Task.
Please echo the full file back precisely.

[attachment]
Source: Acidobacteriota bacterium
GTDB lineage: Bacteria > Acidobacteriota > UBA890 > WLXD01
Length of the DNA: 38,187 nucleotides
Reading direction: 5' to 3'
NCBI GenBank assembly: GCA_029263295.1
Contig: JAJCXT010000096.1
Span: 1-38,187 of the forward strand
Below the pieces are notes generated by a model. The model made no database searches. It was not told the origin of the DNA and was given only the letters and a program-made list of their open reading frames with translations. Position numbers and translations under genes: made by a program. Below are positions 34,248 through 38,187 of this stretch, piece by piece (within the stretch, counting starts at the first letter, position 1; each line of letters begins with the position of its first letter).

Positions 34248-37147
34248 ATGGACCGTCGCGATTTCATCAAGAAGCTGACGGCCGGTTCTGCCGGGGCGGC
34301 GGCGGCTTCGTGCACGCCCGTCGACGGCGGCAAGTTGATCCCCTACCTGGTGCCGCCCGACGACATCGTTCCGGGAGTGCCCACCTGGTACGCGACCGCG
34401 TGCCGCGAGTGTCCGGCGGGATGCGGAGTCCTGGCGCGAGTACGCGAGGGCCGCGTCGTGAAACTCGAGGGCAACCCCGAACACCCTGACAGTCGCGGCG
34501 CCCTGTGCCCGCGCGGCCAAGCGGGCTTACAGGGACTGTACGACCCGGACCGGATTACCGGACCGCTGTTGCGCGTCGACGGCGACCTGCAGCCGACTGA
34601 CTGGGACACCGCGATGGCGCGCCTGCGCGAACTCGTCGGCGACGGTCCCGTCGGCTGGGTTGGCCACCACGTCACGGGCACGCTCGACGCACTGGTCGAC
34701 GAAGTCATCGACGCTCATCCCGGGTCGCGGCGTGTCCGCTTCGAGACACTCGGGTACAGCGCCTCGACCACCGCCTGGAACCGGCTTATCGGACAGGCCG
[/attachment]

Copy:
Source: Acidobacteriota bacterium
GTDB lineage: Bacteria > Acidobacteriota > UBA890 > WLXD01
Length of the DNA: 38,187 nucleotides
Reading direction: 5' to 3'
NCBI GenBank assembly: GCA_029263295.1
Contig: JAJCXT010000096.1
Span: 1-38,187 of the forward strand
Below the pieces are notes generated by a model. The model made no database searches. It was not told the origin of the DNA and was given only the letters and a program-made list of their open reading frames with translations. Position numbers and translations under genes: made by a program. Below are positions 34,248 through 38,187 of this stretch, piece by piece (within the stretch, counting starts at the first letter, position 1; each line of letters begins with the position of its first letter).

Positions 34248-37147
34248 ATGGACCGTCGCGATTTCATCAAGAAGCTGACGGCCGGTTCTGCCGGGGCGGC
34301 GGCGGCTTCGTGCACGCCCGTCGACGGCGGCAAGTTGATCCCCTACCTGGTGCCGCCCGACGACATCGTTCCGGGAGTGCCCACCTGGTACGCGACCGCG
34401 TGCCGCGAGTGTCCGGCGGGATGCGGAGTCCTGGCGCGAGTACGCGAGGGCCGCGTCGTGAAACTCGAGGGCAACCCCGAACACCCTGACAGTCGCGGCG
34501 CCCTGTGCCCGCGCGGCCAAGCGGGCTTACAGGGACTGTACGACCCGGACCGGATTACCGGACCGCTGTTGCGCGTCGACGGCGACCTGCAGCCGACTGA
34601 CTGGGACACCGCGATGGCGCGCCTGCGCGAACTCGTCGGCGACGGTCCCGTCGGCTGGGTTGGCCACCACGTCACGGGCACGCTCGACGCACTGGTCGAC
34701 GAAGTCATCGACGCTCATCCCGGGTCGCGGCGTGTCCGCTTCGAGACACTCGGGTACAGCGCCTCGACCACCGCCTGGAACCGGCTTATCGGACAGGCCG